Gardening & Urban Homesteading with Kids

There are many reasons to encourage kids to get into gardening and urban homesteading.

It is a great way to create awareness and educate them about food, nature and science. They can have fun, be involved in a family activity, learn how to problem solve, and feel proud of their accomplishments. You can get them involved in what you already do, or start a garden or other projects with them.

What is Urban Homesteading?

Urban homesteading is a growing movement, in which many people are starting to grow and raise their own organic produce, make and create essential items from scratch, connect with their community, and live more frugal, lower impact lifestyles. Also known as backyard, suburban or city farming, urban homesteading encompasses a wide range of activities, similar to what traditional farmers or agrarian people would do to provide essential elements of living for themselves. It is being done by folk living in smaller spaces, and balancing modern lifestyles too. There are many activities and projects your family can start doing.

What benefits are there for getting my kids into Urban Homesteading and growing organic food?

It can help kids learn:

  • where food comes from, and to appreciate the effort put into producing food
  • about protecting the Earth, the importance of supporting the soil, and the cycles of nature
  • how to grow organically, without nasty chemicals, using nature’s own solutions, including what role insects and garden creatures play
  • how to use scraps, green waste and leftovers to make compost, or feed a worm farm
  • how to preserve and cook with food they have grown
  • to understand seasons and how eating by the seasons means better taste and quality
  • to share their excess produce, and build their community spirit
  • various skills and knowledge they can use now and in the future
  • to feel good about what they are contributing, as well as become resourceful and resilient

How can we make gardening with kids easier and safer?

  • Wear old clothes, and you may even need some standby clothes and a towel on the back patio, for quick clean up, without trampling dirt inside.
  • Decide what you are going to do that day, get all the things ready, and put them into a wheelbarrow or box, so you can keep an eye on tools, seeds etc.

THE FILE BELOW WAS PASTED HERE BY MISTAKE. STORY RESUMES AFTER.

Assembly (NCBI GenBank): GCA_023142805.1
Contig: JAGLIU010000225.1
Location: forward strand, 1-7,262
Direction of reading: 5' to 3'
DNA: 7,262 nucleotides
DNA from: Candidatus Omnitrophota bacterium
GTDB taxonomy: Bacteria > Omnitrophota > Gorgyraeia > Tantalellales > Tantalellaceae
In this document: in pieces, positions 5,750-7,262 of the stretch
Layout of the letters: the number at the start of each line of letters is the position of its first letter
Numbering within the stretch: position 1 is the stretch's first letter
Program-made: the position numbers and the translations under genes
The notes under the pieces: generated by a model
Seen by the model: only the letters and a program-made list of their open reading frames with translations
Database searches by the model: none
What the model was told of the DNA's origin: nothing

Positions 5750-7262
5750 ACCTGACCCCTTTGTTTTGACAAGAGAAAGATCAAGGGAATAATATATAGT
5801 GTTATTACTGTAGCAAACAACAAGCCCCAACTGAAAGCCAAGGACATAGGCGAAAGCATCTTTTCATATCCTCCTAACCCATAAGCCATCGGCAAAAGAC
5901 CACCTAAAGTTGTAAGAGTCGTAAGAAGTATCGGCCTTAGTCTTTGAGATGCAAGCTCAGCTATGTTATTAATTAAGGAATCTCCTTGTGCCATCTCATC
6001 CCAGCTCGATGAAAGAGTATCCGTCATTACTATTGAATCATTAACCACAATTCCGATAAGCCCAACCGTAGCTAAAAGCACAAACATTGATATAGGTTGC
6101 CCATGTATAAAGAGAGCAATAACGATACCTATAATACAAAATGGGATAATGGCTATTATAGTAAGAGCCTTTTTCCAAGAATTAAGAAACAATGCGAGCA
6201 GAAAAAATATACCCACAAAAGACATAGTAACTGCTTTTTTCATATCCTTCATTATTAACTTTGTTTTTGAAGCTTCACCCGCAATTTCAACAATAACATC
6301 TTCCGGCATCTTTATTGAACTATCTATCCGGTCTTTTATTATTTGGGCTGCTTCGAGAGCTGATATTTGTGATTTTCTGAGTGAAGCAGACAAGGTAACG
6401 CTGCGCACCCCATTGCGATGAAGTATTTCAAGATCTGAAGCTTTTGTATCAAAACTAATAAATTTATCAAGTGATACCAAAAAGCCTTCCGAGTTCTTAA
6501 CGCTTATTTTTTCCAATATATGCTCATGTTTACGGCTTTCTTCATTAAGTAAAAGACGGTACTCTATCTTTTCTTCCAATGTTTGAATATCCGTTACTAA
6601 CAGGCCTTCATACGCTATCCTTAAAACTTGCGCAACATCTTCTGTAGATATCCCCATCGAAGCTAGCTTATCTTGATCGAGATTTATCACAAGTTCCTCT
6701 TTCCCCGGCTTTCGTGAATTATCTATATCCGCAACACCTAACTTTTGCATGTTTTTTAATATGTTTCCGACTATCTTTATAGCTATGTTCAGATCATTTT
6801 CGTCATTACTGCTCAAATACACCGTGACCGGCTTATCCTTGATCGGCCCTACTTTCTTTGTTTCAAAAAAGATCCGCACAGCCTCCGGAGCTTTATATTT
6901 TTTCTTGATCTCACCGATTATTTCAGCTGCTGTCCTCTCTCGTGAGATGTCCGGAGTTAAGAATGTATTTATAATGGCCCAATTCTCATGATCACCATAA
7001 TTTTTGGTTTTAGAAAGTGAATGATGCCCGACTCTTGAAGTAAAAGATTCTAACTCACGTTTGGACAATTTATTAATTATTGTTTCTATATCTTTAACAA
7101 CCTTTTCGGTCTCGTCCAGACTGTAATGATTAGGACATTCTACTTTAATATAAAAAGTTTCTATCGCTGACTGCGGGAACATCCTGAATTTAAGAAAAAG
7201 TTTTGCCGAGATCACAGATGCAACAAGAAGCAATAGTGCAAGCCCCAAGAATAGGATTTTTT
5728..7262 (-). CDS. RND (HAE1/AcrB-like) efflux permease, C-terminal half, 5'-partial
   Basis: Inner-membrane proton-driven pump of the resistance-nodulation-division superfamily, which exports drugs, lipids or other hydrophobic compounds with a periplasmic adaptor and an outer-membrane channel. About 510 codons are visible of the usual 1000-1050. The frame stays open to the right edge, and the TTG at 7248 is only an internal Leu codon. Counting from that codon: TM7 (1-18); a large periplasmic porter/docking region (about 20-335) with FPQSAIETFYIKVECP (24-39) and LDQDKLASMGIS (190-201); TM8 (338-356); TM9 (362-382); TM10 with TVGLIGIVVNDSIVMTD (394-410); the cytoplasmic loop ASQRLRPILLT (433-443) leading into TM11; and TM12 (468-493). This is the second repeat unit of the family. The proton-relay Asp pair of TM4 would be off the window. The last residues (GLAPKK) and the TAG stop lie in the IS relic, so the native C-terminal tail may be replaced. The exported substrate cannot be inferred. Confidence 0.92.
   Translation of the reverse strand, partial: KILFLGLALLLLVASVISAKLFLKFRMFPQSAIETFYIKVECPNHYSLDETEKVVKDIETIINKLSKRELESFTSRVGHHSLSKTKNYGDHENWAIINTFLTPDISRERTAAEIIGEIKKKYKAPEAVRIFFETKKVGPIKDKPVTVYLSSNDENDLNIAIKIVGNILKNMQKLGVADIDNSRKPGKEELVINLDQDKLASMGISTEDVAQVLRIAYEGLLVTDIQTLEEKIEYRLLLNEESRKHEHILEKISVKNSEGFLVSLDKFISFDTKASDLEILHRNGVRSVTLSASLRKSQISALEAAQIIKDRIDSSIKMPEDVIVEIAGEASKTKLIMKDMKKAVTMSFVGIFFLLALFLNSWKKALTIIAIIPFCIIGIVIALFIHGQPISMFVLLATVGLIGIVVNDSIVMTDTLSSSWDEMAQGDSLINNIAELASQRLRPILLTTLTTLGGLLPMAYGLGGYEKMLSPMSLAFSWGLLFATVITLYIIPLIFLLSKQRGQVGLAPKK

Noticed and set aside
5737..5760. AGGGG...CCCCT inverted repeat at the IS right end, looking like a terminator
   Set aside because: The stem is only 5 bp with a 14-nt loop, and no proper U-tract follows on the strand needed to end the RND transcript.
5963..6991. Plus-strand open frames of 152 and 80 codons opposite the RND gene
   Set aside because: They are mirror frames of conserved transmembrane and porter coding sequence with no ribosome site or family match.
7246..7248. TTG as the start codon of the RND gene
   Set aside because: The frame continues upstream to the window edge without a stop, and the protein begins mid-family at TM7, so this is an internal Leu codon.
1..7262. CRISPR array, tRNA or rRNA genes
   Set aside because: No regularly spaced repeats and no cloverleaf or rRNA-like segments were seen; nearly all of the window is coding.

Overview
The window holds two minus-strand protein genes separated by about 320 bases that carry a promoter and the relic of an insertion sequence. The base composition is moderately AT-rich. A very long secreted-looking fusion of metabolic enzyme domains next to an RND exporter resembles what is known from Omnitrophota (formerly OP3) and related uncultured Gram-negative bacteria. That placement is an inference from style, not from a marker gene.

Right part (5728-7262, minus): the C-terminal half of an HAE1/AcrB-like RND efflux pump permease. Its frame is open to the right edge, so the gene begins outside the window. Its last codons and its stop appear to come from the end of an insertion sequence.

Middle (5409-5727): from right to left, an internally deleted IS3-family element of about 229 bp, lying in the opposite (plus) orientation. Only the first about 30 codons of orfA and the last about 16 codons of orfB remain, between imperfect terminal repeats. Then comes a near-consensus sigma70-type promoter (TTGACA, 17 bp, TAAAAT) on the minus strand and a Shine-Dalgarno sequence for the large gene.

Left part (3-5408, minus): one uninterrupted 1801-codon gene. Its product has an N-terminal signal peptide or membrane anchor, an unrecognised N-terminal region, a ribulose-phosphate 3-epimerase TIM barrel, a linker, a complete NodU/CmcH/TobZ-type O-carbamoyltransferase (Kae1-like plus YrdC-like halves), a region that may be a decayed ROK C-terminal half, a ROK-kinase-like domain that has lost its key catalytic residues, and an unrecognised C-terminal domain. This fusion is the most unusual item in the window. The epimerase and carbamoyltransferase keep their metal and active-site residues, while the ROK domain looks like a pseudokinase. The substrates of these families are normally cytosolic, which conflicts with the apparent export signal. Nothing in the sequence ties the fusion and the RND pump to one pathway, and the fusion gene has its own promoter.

• Have some toys handy, so you can finish the job while they play. Or be prepared to come back to your job later.
  • Have a tray with drinks, snacks, sunscreen, a portable or mobile phone on the back patio, or just inside the back door, so you can easily access what you will need.
  • Wear gardening gloves, and wash hands thoroughly before eating or drinking.
  • Buy kids safe tools in the right size, without sharp edges, and supervise kids using them. Store them away safely when not in use.
  • Be careful with use and storage of organic fertilisers/ pesticides, and don’t leave open buckets of water/ liquids sitting around.

Gardening Project Ideas

  • You could start a container garden (growing in several large pots) with silverbeet, carrots, herbs, beetroot, lettuce, cherry tomatoes, dwarf beans and button squash.
  • Consider converting an existing decorative garden bed, to create a rainbow garden bed, growing various seasonal delights, such as cool season Rainbow chard, Purple carrots, Chioggia Beetroot, Sicilian Violet Cauliflower. Or in the warm season, try Purple King Beans, Green Zebra Tomatoes, Red okra, yellow Cherokee Beans, mini capsicums.
  • Find a sunny spot to plant a row of heirloom sunflowers, that will look amazing, and the kids can have a go at harvesting and eating the sunflower seeds too.
  • Bean tepee – grow climbing beans up a tepee style structure that is big enough for them to sit in!
  • Make a scarecrow, dingly-dangly’s, snail traps and other garden ‘craft’, to keep pests away.

What Urban Homesteading activities and projects can we do with kids?

  • Cook from the garden
  • Preserve food by dehydrating or lacto-fermenting
  • Keep chickens (consider trialling a less permanent option, such ‘rent-a-chook’)
  • Start a worm farm, or get a beehive
  • Save seed, and make origami seed packets
  • Learn how to make cheese

References & Further Reading

The Best of Jackie French, 2000, HarperCollins Publishers

Kitchen Garden Cooking with Kids, Stephanie Alexander, 2012, Penguin Lantern

The Urban Homesteading Book, Erik Knutzen and Kelly Coyne, 2010, Process

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